mosaic. The performance of the system as a whole, as well as the in-house readout electronics and software capabilities
will also be briefly discussed.
PANIC is the Panoramic Near Infrared Camera for the 2.2m and 3.5m telescopes at Calar Alto observatory. The aim of
the project is to build a wide-field general purpose NIR camera. In this paper we describe the software system of the
instrument, which comprises four main packages: GEIRS for the instrument control and the data acquisition; the
Observation Tool (OT), the software used for detailed definition and pre-planning the observations, developed in Java;
the Quick Look tool (PQL) for easy inspection of the data in real-time and a scientific pipeline (PAPI), both based on the
Python programming language.
PANIC is a wide-field NIR camera, which is currently under development for the Calar Alto observatory (CAHA) in
Spain. It uses a mosaic of four Hawaii-2RG detectors and covers the spectral range from 0.8-2.5 μm (z to K-band). The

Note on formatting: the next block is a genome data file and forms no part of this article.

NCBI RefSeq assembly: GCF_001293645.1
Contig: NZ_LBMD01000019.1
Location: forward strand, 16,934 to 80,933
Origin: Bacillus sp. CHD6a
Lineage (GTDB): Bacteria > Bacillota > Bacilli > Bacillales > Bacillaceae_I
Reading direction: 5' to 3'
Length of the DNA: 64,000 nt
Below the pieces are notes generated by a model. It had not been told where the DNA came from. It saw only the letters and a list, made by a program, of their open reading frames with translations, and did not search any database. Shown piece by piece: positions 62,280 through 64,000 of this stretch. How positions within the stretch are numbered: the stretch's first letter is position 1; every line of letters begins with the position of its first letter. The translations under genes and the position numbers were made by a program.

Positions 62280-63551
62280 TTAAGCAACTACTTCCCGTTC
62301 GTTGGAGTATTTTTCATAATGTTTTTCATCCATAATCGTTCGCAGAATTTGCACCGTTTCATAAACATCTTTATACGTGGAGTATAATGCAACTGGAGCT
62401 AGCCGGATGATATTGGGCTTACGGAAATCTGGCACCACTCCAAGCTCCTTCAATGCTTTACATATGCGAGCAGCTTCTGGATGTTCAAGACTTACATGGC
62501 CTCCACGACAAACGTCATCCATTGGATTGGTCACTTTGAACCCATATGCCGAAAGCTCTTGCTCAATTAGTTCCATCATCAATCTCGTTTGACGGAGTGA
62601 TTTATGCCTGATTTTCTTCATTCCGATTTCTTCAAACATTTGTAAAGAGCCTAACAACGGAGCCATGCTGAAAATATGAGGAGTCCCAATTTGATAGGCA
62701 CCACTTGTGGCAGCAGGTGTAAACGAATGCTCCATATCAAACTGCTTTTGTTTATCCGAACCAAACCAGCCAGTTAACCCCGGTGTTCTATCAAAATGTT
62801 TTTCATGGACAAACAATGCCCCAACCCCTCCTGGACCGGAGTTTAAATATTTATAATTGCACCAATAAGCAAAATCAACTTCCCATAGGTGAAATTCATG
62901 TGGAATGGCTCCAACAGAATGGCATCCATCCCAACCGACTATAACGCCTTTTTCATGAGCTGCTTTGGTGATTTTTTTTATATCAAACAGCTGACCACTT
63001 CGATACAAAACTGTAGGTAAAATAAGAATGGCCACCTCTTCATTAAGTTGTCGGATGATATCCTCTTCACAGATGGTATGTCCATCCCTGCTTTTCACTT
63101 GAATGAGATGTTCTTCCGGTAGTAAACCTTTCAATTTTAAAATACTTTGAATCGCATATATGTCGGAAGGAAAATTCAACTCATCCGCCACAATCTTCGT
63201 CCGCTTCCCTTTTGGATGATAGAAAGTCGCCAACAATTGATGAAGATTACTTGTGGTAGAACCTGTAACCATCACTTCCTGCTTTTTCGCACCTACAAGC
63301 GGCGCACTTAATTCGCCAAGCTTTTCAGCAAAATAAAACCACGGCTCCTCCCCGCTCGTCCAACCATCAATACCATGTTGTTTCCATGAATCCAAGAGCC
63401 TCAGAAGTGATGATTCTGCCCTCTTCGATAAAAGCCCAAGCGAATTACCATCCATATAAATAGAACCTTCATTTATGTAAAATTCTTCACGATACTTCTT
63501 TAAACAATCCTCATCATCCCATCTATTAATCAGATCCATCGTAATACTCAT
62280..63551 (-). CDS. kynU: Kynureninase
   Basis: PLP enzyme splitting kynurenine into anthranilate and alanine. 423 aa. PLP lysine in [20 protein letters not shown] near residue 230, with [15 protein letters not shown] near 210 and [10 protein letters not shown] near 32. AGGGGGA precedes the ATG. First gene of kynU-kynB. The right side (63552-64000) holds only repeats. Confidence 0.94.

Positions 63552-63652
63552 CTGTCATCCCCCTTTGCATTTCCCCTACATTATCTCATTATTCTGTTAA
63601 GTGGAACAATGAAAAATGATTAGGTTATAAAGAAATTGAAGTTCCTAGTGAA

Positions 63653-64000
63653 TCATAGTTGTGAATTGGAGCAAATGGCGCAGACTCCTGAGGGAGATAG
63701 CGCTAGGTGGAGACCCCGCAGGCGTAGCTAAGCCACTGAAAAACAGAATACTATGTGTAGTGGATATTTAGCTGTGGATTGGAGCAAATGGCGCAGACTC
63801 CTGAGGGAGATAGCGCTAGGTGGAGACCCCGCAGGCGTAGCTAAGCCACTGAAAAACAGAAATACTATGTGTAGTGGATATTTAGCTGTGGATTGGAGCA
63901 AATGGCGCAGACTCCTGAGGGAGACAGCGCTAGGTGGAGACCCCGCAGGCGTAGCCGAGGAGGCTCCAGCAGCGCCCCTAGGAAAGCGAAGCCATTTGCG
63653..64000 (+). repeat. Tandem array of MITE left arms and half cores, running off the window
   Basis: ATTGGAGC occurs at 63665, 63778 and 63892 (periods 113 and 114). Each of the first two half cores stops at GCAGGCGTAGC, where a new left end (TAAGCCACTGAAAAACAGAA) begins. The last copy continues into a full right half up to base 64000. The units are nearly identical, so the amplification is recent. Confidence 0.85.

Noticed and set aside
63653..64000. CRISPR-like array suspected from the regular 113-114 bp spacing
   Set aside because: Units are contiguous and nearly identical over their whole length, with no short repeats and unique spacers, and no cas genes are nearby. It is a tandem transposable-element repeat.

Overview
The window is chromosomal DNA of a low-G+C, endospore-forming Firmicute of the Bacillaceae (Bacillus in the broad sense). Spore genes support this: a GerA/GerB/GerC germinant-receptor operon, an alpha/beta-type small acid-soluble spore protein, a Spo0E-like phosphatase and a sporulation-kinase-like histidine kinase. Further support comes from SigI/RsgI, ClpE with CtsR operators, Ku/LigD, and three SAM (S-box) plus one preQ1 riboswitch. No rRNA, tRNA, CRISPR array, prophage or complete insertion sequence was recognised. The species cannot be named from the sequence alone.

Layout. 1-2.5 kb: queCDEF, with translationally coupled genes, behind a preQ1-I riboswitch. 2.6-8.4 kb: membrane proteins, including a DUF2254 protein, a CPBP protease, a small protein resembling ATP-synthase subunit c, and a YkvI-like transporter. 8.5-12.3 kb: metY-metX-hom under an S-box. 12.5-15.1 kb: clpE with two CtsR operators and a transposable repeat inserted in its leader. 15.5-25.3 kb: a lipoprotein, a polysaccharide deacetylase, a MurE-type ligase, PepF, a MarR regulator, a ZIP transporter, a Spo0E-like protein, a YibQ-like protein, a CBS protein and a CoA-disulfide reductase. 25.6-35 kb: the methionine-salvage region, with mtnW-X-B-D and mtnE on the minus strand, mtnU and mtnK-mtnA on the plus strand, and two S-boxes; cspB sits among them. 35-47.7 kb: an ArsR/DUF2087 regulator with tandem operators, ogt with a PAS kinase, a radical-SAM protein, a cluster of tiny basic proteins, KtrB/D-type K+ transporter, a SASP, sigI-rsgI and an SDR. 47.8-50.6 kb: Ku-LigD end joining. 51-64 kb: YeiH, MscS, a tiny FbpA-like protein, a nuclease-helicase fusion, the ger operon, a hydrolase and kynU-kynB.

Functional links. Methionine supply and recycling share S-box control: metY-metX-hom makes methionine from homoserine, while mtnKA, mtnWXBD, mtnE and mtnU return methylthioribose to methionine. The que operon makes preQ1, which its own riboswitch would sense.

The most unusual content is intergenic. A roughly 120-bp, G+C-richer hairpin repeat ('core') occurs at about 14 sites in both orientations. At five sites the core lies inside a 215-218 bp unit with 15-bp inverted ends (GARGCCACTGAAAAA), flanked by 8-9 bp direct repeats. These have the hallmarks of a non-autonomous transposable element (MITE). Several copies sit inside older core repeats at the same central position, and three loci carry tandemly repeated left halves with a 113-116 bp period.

field-of-view is 30×30 arcmin. This instrument can be used at the 2.2m telescope (0.45arcsec/pixel, 0.5×0.5 degree
FOV) and at the 3.5m telescope (0.23arcsec/pixel, 0.25×0.25 degree FOV).
The operating temperature is about 77K, achieved by liquid Nitrogen cooling. The cryogenic optics has three flat folding
mirrors with diameters up to 282 mm and nine lenses with diameters between 130 mm and 255 mm. A compact filter
unit can carry up to 19 filters distributed over four filter wheels. Narrow band (1%) filters can be used.
The instrument has a diameter of 1.1 m and it is about 1 m long. The weight limit of 400 kg at the 2.2m telescope
requires a light-weight cryostat design. The aluminium vacuum vessel and radiation shield have wall thicknesses of only
6 mm and 3 mm respectively.